How good is this!? The idea seems to be a theme is posted and artists respond, their work is then blogged on Illustrationfriday.com...
Illustration Friday is a weekly creative outlet/participatory art exhibit for illustrators and artists of all skill levels. It was designed to challenge participants creatively. We believe that every person has a little creative bone in their body. Illustration Friday just gives a no-pressure, fun excuse to use it. No clients looking for a particular thing. No one judging the outcome of the work. It's a chance to experiment and explore and play with visual art
Illustration Friday is a weekly illustration challenge. A topic is posted every Friday and then participants have all week to come up with their own interpretation. Topics are picked each week from a list of suggestion that have been emailed by participants.
Another helpful part of Illustration Friday is the art forum. The art forum is meant to build a creative community. A safe place to discuss creative issues, ask questions or just get feedback on your work. Want to find out how to get a certain texture? Ask. Want to find people in your area to start an illustration group? The art forum is a good place to start.
It was started by Penelope Dullaghan, ht to Alexia for the link. The artists produce work in all sorts of media inc. digital, collage, paint, pen & ink, pastel, silkscreen, watercolor, woodblock, intaglio, monotype etc. all the images link back the artists own site.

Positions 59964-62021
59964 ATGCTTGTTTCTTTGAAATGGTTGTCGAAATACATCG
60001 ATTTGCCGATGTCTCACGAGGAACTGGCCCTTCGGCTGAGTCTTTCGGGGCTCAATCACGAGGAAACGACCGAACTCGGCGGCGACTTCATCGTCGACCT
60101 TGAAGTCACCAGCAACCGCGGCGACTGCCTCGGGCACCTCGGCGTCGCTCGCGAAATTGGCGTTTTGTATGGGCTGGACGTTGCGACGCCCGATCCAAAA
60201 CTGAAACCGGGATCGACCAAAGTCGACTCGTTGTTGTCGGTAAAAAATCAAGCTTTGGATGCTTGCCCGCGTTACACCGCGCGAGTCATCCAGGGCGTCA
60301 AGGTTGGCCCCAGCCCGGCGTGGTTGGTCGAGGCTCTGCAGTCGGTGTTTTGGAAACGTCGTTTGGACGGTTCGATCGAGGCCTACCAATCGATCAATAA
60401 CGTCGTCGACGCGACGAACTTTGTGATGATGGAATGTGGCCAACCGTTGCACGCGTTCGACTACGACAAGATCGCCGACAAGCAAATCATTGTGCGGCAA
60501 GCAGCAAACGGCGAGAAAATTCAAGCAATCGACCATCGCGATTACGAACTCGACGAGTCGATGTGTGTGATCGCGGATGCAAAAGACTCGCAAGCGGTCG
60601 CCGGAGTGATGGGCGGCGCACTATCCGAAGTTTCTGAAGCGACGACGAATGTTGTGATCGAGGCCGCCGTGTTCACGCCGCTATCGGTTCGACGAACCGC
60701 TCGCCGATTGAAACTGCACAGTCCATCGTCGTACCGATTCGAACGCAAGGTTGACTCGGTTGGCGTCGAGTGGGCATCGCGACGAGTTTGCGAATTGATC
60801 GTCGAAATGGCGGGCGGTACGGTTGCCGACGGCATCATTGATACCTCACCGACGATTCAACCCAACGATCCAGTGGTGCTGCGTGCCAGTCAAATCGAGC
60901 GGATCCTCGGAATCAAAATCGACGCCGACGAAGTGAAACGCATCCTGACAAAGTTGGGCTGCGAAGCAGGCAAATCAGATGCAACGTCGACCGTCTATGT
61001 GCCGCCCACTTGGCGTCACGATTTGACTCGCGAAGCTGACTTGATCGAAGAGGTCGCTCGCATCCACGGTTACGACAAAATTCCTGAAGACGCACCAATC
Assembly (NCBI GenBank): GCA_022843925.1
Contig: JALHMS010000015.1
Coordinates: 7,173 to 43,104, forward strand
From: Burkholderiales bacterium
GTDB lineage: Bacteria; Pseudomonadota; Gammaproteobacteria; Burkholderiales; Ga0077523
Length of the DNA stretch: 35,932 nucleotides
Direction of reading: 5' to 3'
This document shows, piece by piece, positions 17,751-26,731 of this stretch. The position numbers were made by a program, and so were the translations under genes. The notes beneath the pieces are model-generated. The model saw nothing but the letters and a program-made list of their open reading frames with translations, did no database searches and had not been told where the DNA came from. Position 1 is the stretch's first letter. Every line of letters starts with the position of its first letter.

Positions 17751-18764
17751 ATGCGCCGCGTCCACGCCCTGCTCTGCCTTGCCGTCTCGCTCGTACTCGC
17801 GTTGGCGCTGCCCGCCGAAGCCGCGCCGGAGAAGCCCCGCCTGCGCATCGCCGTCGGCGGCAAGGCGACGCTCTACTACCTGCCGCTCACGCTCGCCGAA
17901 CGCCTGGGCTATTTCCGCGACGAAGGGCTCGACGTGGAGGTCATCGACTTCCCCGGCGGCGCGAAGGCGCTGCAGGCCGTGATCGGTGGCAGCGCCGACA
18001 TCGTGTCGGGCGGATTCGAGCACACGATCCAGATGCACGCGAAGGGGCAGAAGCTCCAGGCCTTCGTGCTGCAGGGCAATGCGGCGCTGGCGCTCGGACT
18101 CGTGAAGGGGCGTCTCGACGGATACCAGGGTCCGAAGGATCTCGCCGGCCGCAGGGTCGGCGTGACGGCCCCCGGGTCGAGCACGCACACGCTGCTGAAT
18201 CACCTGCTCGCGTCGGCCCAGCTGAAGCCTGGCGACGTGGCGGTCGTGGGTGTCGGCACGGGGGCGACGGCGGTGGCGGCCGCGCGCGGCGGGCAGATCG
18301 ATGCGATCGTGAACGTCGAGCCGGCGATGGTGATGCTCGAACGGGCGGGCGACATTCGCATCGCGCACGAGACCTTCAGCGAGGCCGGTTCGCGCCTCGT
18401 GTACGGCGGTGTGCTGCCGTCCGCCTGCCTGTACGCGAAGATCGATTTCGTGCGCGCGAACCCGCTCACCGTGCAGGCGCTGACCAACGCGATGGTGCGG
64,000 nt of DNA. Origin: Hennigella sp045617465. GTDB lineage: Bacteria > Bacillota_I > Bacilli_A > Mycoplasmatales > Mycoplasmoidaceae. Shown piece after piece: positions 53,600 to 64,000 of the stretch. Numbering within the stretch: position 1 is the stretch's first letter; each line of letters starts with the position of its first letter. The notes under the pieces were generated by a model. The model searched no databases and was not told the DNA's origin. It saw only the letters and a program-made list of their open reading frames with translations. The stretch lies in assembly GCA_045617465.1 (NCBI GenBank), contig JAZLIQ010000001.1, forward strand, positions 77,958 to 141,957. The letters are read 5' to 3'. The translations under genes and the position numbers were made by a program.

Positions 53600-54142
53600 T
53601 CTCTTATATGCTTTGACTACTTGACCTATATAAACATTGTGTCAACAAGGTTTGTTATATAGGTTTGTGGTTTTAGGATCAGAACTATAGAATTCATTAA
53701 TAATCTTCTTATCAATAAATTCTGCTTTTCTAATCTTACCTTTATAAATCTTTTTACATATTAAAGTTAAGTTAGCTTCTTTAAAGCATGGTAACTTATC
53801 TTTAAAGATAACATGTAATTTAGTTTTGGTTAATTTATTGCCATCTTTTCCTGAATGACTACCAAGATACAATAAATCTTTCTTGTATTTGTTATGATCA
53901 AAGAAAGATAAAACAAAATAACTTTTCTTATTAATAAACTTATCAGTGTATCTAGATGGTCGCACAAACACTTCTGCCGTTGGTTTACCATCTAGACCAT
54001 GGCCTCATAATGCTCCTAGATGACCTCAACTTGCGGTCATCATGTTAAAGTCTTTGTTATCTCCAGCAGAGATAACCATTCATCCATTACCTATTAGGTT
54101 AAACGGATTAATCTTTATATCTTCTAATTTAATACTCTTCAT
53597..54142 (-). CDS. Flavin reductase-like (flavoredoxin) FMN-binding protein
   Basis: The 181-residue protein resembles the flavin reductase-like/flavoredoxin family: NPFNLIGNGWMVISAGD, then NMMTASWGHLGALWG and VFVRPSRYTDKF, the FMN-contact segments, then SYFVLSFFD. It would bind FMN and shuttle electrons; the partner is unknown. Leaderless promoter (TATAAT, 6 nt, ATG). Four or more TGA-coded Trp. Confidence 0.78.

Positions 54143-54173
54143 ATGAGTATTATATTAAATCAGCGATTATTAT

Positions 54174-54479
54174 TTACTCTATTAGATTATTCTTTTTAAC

Matt questions whether technology is blocking us from the reality of the experience ("Why experience the moment when you can be looking at a rendering of the moment on a tiny screen while taking a crappy photo") I guess we get used to looking at the world in digital (I found myself asking the same question in Africa last year - whilst viewing everything through the camera or video) and we want to record and share the experience... going back to my previous post, we now want to share the experience in the moment, not just afterwards, we want to make our feelings/opinions known, we want to know how others are seeing the same event... so I guess there's the paradox - we are in danger of losing something of the reality of the moment by experiencing it through the digital lens but at the same time we gain from the simultaneous perspectives of others.
Following on from the Missional Synchro Blog last year (that sounds wierd!) a bunch of like minded folk have got together to explore an intentional network, over to Bro Maynard...